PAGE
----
Environmental concerns, no negative impact on our habitat, and lowering our carbon footprint are just some of the things hospitality businesses are considering to go green. Lowering utility costs, incorporating viable ingredients on menus, reusing items and limiting disposable products like straws, paper napkins, Styrofoam and plastic to-go containers are steps that they are taking.
We have hundreds of restaurants and hotels up and down the coast that have partially put this ethos into practice, but I limit today’s article to a few standouts in Tulum (in future issues we will look at more options).
When we first arrived in the area, a new restaurant had just opened: Hartwood. With an emphasis on becoming off-the-grid, this thriving venue has stood by its initial thinking by using solar panels, a wood-burning oven and grill, and turning their waste into compost for area farms. With an ever-changing menu, the freshest ingredients are dished up daily.
The owners of The Kitchen Table built their structure by integrating reused natural local materials and procuring sustainable food items. There are no big commercial refrigerators around here as the restaurant purchases daily from local farmers and fishermen and the true open-kitchen concept comes to life. Ocean breezes and ceiling fans replace air-conditioning, there are candles in lieu of harsh lighting, conversation and hammocks supplant the boob-tube, and natural waste water filtration systems all add up to eco-friendliness, even when generators (wind-driven preferred) kick in on cloudy days.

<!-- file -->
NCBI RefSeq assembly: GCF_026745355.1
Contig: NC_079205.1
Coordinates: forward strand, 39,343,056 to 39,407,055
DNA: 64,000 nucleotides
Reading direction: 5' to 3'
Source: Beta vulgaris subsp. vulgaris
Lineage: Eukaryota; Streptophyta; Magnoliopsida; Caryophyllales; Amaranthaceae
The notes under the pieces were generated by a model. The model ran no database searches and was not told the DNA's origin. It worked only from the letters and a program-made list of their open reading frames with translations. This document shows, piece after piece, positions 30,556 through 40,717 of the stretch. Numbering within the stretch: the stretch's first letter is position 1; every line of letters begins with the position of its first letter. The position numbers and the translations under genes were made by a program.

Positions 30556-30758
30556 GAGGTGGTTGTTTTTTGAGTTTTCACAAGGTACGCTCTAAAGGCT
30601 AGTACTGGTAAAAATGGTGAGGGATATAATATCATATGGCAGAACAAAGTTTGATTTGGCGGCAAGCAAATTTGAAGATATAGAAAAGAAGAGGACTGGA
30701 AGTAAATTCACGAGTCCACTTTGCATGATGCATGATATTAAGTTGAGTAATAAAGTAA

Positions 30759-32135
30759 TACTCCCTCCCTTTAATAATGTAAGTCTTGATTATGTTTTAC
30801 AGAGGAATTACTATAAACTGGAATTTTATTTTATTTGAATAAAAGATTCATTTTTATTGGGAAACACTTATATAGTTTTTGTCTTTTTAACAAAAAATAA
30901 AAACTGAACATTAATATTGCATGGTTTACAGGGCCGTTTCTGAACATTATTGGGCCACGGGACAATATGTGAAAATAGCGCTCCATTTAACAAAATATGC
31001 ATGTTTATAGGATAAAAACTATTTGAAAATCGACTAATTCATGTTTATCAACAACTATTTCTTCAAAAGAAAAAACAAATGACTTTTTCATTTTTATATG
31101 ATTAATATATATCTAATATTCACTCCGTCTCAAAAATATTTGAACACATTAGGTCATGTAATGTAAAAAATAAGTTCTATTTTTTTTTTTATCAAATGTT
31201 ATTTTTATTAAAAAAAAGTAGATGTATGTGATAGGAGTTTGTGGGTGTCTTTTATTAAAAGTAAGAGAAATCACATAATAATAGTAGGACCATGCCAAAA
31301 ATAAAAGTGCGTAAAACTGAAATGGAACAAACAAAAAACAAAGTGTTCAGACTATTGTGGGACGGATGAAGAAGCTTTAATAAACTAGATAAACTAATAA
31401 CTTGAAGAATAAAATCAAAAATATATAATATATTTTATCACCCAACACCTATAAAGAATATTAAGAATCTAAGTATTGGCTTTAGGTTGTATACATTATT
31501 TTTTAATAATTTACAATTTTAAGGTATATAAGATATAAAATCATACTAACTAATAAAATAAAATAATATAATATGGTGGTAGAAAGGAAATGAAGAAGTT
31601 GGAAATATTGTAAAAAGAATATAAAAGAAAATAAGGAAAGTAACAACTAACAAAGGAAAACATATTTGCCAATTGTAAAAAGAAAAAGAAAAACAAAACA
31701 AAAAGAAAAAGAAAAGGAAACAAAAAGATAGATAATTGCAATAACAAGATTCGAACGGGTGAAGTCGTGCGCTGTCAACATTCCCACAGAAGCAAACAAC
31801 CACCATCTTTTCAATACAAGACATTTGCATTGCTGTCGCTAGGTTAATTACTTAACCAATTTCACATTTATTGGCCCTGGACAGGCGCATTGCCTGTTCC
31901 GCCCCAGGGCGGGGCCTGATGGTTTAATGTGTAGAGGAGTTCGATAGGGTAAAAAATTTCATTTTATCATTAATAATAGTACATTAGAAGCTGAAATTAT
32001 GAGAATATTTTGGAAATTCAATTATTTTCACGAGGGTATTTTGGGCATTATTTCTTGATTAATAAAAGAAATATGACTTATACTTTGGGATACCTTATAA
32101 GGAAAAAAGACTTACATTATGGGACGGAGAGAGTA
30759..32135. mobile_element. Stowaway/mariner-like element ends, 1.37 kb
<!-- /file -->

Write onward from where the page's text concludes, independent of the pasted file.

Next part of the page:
Some resorts just look eco-friendly and rustic, while others like Azulik (clothing-optional) constructed their palapa-roofed, stilted buildings from natural materials like bamboo and beach driftwood. They integrated elevated bridges to give you better-than-National-Geographic views of the jungle or beach while enjoying a simple breakfast.
Zamas’ owners want you to unplug, with wi-fi only available in common areas, so remember to bring a juiced-up portable charger. Expect mosquito netting, a somewhat rocky beach, and authentic Mexican-inspired restaurant.
Suenos is a true getaway with a dozen rooms, but they realized that 100% roughing it may not be foremost on everybody’s mind, so bug spray, organic sunblock, books and power strips are provided.
We can all participate in our own small way, so we have bought reusable containers for our leftovers, metal popote, and our own chopsticks.